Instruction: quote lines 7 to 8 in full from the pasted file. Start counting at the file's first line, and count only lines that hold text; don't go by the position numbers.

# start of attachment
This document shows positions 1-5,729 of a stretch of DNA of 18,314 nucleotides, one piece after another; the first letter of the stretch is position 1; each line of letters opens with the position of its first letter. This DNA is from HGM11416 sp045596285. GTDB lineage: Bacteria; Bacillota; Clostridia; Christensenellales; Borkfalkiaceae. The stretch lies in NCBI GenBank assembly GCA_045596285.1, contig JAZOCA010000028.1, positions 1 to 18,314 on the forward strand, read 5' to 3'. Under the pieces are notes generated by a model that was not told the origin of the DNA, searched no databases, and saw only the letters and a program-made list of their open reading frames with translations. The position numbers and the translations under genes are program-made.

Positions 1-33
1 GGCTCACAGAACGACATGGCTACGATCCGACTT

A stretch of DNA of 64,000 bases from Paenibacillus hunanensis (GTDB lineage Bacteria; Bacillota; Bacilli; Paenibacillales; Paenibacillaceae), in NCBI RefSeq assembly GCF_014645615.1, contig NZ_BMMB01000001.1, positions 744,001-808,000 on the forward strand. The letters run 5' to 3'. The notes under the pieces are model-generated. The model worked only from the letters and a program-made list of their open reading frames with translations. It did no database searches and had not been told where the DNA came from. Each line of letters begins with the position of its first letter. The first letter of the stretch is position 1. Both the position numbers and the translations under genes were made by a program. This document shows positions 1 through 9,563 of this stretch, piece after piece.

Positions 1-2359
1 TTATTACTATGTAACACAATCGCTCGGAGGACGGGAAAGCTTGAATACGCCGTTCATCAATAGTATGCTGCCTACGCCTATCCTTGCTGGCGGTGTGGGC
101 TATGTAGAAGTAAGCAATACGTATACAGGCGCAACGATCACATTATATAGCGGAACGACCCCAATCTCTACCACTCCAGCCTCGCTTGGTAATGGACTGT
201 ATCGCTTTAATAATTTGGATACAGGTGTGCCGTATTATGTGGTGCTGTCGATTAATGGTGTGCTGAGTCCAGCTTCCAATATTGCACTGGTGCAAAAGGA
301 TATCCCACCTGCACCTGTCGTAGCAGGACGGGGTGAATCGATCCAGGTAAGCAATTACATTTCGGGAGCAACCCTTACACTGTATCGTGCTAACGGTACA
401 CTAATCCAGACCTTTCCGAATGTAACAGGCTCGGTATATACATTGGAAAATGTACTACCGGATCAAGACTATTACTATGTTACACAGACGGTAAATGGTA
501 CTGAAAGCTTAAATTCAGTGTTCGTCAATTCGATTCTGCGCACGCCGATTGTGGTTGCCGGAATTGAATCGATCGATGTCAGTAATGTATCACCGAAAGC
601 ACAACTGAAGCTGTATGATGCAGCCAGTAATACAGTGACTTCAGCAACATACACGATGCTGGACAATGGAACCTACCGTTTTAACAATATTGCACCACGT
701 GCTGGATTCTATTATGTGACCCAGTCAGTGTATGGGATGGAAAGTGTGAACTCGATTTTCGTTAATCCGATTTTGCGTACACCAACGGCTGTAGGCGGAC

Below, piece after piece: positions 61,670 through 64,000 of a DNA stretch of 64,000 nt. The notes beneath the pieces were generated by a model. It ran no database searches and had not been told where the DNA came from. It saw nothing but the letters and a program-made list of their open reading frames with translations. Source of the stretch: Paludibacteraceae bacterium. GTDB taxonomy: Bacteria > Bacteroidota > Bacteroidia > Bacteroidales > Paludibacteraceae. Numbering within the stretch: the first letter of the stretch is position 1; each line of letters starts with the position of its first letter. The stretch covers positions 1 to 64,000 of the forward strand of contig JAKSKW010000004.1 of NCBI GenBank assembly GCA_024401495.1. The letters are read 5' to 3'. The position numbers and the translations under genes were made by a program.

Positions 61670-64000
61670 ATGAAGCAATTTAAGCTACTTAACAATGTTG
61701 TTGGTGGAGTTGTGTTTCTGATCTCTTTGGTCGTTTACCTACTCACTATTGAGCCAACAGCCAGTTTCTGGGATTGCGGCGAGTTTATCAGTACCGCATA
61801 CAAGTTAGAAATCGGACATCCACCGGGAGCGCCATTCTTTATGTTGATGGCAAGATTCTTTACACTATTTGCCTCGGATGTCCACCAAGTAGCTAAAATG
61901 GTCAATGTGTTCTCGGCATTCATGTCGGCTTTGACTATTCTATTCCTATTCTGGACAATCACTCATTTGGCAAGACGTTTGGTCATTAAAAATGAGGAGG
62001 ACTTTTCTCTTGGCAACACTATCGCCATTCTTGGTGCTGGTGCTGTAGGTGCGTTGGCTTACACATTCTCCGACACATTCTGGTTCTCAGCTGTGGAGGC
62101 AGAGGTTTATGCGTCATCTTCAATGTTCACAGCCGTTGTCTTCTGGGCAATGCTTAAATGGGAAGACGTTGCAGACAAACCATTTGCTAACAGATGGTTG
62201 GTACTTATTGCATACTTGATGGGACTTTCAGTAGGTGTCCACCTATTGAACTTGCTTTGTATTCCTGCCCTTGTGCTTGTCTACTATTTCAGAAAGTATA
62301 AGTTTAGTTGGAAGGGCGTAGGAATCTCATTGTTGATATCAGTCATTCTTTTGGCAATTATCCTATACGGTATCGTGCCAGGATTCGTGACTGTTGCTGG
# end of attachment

101 TATGTAGAAGTAAGCAATACGTATACAGGCGCAACGATCACATTATATAGCGGAACGACCCCAATCTCTACCACTCCAGCCTCGCTTGGTAATGGACTGT
201 ATCGCTTTAATAATTTGGATACAGGTGTGCCGTATTATGTGGTGCTGTCGATTAATGGTGTGCTGAGTCCAGCTTCCAATATTGCACTGGTGCAAAAGGA